Assures Iraqi prime minister there is no timetable for troop withdrawal
June 26, 2005
Speaking Friday with visiting Iraqi Prime Minister Ibrahim al-Jafari at the White House, Bush said, "I'm confident the Iraqi people will continue to defy the skeptics as they assume greater responsibility for their security and build a new Iraq that represents their diversity."
"We're optimistic that more and more Iraqi troops are becoming better trained to fight the terrorists. We're optimistic about the constitutional process. There is a political track that's moving forward in parallel with the security track," Bush said.
The president praised the Iraqi people for defying "the car bombers and assassins" to hold their "first free elections in a half century" seven months after resuming their sovereignty, as well as forming a transitional government in April and including a larger number of the Sunni minority in the committee to draft Iraq's constitution.
The president said insurgents and others committing violent acts against Iraqi civilians, security forces and multinational forces "will not succeed" in their goal to "drive us out of Iraq before the Iraqis have established a secure democratic government."
"They try to kill, and they do kill innocent Iraqi people, women and children, because they know that it bothers people to see death. And it does. It bothers me. It bothers American citizens. It bothers Iraqis," Bush said.
The president refused to set a timetable for the withdrawal of U.S. forces from the country, saying, "if you have a timetable, you're conceding too much to the enemy."
"You don't have to worry, Mr. Prime Minister, about timetables," Bush told al-Jafari.
The Iraqi leader thanked the president and the American people for their support, saying, "You have given us something more than money; you have given us a lot of your sons, your children that were killed beside our own children in Iraq."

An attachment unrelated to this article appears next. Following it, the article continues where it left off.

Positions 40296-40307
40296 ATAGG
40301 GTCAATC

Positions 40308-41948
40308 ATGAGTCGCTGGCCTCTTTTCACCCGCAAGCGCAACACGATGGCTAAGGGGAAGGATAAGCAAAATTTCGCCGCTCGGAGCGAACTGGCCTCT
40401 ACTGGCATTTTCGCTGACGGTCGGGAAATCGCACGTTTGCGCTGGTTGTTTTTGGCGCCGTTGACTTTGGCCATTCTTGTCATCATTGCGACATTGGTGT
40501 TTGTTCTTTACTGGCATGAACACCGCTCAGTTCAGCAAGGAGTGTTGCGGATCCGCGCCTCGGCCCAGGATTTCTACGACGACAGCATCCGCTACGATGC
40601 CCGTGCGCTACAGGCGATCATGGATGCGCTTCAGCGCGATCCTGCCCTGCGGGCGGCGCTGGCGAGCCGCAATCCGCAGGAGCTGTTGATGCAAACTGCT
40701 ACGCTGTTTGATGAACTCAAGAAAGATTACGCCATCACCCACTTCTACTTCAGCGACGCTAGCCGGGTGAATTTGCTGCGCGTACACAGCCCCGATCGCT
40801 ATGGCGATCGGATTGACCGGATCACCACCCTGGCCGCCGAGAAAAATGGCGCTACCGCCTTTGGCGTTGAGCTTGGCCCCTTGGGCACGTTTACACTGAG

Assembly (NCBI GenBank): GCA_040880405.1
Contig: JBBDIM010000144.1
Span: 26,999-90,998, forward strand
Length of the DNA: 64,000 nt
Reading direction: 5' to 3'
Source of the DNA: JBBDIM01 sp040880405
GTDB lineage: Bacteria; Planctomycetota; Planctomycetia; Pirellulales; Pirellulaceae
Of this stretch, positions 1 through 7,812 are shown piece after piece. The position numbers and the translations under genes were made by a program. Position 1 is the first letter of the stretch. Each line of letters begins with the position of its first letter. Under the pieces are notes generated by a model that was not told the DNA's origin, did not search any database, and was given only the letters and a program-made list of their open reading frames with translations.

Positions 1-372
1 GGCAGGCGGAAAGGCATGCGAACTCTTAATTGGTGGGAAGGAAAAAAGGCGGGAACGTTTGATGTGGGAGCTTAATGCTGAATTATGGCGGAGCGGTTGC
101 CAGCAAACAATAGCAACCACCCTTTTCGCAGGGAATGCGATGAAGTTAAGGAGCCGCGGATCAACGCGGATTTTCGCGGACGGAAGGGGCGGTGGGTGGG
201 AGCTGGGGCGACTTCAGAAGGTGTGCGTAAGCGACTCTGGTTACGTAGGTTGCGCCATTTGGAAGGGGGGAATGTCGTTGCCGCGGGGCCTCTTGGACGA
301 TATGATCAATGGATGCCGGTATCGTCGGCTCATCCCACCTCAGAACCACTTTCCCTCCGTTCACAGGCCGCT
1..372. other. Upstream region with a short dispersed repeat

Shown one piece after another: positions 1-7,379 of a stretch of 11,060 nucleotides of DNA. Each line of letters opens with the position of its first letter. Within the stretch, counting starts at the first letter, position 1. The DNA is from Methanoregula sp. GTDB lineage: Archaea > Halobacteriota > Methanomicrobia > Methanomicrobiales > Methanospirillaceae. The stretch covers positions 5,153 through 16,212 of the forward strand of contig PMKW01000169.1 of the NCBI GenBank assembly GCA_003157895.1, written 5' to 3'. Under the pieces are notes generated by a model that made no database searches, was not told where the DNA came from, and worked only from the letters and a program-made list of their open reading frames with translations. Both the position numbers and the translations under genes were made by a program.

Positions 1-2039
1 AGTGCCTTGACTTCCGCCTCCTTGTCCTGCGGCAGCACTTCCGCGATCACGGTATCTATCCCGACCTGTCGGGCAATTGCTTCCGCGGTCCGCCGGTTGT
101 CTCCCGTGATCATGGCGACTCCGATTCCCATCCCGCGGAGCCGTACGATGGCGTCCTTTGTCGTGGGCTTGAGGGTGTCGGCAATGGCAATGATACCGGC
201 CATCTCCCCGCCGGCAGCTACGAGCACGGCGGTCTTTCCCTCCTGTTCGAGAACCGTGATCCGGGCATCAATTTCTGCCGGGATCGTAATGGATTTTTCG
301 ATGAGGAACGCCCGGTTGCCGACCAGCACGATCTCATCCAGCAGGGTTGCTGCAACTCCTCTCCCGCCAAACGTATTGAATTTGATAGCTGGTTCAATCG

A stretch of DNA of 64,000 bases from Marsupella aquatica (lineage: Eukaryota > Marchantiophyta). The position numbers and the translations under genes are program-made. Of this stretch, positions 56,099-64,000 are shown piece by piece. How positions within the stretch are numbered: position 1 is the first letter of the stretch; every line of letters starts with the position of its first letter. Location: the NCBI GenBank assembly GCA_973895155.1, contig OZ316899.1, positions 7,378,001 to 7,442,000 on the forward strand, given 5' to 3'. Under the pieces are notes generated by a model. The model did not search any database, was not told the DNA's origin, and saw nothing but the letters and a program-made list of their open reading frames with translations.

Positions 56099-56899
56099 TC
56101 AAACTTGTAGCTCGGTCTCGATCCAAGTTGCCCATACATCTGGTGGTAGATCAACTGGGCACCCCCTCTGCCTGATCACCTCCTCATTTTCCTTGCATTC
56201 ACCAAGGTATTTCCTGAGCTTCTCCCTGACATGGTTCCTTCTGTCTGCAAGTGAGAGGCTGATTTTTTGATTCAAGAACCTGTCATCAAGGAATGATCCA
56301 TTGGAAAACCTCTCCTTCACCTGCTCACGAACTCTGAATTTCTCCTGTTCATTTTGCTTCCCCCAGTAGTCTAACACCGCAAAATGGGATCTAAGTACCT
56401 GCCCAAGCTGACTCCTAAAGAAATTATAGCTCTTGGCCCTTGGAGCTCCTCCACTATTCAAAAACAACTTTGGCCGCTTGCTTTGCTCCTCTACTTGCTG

This, he said, "is more precious than any other kind of support we receive, [and] you have to be proud before your own people that you presented us for the maintenance of democracy in Iraq, and to remove the dictatorship."
Al-Jafari said that the Iraqi people's success "is your own success," and said, "We do not forget those who served us beside us at hard times."
The prime minister also called upon other countries to help Iraq's economy and security.
"The Iraqi people had a specific request, which is toppling down Saddam Hussein for reasons relating to their dignity and their politics," he said, adding "Right now we have another danger, which is terrorism."
The fight against terrorism is one "to keep the human dignity and civilization" and requires "that we all act together," he continued. " It's not only the duty of Iraqi people but other countries as well."
Al-Jafari also expressed his appreciation to Secretary of State Condoleezza Rice for her "great role" in the International Conference on Iraq that concluded in Brussels, Belgium, June 23.
He said Iraqi women are increasingly participating in their country's future, with 30 percent having participated in recent elections, and six women ministers in the transitional government. The prime minister said he also intends to add another woman to the government to serve as his deputy.
Al-Jafari expressed confidence that Iraq's constitution will be written and approved by the Iraqi people, and that the success of the political process will undermine the terrorists.
"I see from up close what's happening in Iraq, and I know we are making steady and substantial progress," he said. "People said Saddam [Hussein] would not fall, and he did. They say the election would not happen, and they did. They say the constitution will not be written, but it will. And the political process, as well, including the Sunni Arabs, will further undermine the terrorists," al-Jafari said.
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